The struggle begins where you are and in the conditions that exist – not in conditions you would ideally like to exist, nor in some period from the past. You either engage with that or disengage, and attacks on young Catholics will not stop the ongoing transformation of the PSNI or any of the other institutions north or south. The role of the revolutionary and successful leadership is to identify the tide of historical development, tap into the psyche of the people, and to help channel both in new directions; it is not to try and get the people to support a position, strategy, and tactic a miniscule number of people have devised and which history and material circumstances tell us has long since had its day.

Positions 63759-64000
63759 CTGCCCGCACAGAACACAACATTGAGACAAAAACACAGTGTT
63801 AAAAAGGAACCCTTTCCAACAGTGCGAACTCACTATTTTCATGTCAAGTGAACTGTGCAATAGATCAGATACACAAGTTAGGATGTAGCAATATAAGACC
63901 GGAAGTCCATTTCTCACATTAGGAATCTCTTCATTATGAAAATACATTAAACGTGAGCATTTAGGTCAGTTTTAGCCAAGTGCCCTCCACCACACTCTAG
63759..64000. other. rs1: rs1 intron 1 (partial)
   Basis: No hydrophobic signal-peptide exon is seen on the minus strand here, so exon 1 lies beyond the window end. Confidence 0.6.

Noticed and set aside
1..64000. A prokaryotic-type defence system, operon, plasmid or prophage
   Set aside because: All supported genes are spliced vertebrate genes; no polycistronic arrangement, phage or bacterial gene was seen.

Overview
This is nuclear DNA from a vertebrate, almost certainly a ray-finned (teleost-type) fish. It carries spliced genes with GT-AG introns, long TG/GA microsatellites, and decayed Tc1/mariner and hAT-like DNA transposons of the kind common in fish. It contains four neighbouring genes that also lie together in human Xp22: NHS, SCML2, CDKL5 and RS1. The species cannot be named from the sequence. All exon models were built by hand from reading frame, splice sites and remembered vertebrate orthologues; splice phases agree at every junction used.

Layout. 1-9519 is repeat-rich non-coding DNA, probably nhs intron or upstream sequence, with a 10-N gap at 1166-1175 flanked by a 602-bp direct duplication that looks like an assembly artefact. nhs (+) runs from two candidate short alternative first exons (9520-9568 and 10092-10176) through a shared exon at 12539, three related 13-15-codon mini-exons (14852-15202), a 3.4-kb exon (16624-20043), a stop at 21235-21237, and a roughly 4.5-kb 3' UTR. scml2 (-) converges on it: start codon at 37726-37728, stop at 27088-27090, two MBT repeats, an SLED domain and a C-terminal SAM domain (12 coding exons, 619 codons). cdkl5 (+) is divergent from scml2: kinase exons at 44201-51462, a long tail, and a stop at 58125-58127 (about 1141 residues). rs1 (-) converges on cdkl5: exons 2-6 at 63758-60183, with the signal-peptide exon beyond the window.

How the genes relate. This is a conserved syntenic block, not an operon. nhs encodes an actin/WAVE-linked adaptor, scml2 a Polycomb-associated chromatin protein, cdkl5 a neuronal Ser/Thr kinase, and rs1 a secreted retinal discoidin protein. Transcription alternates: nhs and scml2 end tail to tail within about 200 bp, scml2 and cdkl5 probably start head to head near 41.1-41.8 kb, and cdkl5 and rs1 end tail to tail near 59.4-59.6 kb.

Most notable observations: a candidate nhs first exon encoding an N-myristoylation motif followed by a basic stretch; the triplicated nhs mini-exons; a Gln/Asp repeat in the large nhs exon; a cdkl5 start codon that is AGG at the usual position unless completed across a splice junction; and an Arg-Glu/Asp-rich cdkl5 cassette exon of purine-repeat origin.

And it’s ok to feel uncomfortable or uneasy at times because that way you know you’re being challenged. It makes you more thoughtful, more reflexive, self-critical of your deeply-held opinions and assumptions. Feeling uncomfortable or uneasy is much better than someone else feeling grief.